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1 Winter 2011 Dr. Jay H. Buckley History 220 Office: 2141 JFSB Room: 2111 JKB Office Hrs.: T/TH 8-9 a.m. Class: T/TH 9:30-10:45 a.m Phone: website: Blackboard T.A. Heather Merrill Overview: This course covers the history of what is now the United States, from the colonial era to Reconstruction. We will focus on interactions among people who differed in many ways yet who all made contributions to the creation of the United States. These include interactions between Native Americans, Africans, and Europeans; Spanish, French, and English colonists; the elites as well as the middle and lower classes; and Northerners, Southerners, and Westerners. In effect, we will trace the social, political, economic, cultural, and regional history of American settlement, government, and identity to Class Format: General information such as the class syllabus, outlines, handouts, and study guides can be found on the class web page on Blackboard, accessible through your Route Y account. Please update your current address on Route Y. Readings should be completed before the assigned day. We will have in-class discussions on the assigned readings every week students are expected to participate. Required Texts: * Common Sense. (Dover Thrift Editions) Thomas Paine. ISBN: * The American Journey. Vol 1 (5th Ed) By David Goldfield. ISBN: * The Freedom Factor. Gerald N. Lund. ISBN: * The West in the History of the Nation, v.1: To Wm F. Deverell. ISBN: * The Slave Community: Plantation Life in the... South. Blassingame. ISBN: Course Goals: * acquire a knowledge and understanding of the fundamental events, personalities, issues, and themes of United States history to * develop an awareness and appreciation of the impact of social change on the individual, as well as the efforts of the individual to cope with the challenges wrought by change through the course of United States history to Thematic Goals: 1. Compare the Spanish, French, and English methods of colonization. 2. Trace the origins and outcomes of the American Revolution. 3. Explain the impact of market revolution on the North and South. 4. Explain the process by which the U.S. expanded westward. 5. Trace the origins and outcomes of the Civil War. 6. Describe changes in race relations and gender roles in America before 1877.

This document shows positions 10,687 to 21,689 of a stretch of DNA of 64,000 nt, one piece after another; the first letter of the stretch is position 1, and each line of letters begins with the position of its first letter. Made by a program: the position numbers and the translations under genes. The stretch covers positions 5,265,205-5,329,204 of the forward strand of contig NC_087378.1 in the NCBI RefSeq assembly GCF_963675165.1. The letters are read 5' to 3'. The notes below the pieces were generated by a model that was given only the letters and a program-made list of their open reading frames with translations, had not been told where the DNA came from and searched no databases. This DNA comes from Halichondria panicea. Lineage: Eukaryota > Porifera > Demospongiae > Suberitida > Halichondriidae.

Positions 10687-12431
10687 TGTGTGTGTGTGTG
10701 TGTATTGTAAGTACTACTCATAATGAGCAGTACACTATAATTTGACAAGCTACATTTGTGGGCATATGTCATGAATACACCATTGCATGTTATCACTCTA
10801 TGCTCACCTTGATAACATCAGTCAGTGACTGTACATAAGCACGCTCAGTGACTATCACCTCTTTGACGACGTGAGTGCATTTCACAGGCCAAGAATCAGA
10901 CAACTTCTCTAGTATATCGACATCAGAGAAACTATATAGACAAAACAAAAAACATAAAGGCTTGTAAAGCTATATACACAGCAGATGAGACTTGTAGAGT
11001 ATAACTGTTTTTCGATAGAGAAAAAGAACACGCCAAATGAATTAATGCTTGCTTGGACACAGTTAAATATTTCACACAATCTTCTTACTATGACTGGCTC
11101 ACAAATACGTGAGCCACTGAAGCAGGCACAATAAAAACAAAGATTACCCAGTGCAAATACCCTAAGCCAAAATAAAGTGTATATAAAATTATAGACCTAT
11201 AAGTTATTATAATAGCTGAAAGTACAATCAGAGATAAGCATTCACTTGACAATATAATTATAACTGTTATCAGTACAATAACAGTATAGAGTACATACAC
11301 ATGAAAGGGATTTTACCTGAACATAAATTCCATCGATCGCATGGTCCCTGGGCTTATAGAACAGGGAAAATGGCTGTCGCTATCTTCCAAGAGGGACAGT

2 Skill-oriented Goals: 1. Understand what primary sources are. 2. Become familiar with the sources and methods used by historians to interpret the past 3. Analyze primary sources relevant to American history. 4. Understand that historians disagree about how to interpret historical events. 5. Offer your own interpretation of events in American history. General Expectations: There will be 3 EXAMINATIONS. BRING A BLUE BOOK FOR EACH EXAM. Each examination will be worth 100 points, include objective and subjective elements, and cover material from that unit. Questions will consist of true-false, multiple choice, mapping, short answer, and essay. All examinations will be given on the date noted unless a change is announced previously in class. Students are expected to take exams at the scheduled time. There will be no make-up exams without written evidence of personal illness, family emergency, or longstanding, unavoidable conflict. Examination Schedule: Midterm 1: Feb 1 in Testing Center Midterm 2: Mar. 8 in Testing Center Final: April 19 (Tuesday) 7-10 a.m. Attendance Regular class attendance is expected. You should be in your assigned seat at the start class, refrain from disruptive activities, and take notes. You must take quizzes and exams as scheduled unless you have a university-sanctioned excuse (I need the form BEFORE you leave). No late work is accepted. I also expect you to ask questions in class and to participate constructively in discussions. Anyone disrupting the learning environment or being disrespectful to anyone in this class will be asked to leave. Each student is allowed one un-excused absence; after that, points will be deducted. Please note that any student who acquires a total of 10 un-excused absences will automatically fail the course. Assignments and Grading: Your course grade consists of the following assignments: Exams (2 midterms & a final) 300 points 5 write ups 500 words each--paine; Lund; Blassingame; [2] TBA) 100 points Unannounced Quizzes/Attendance & Participation 50 points General guidelines: A+; A; A-; etc. Grading Scale: 450 total points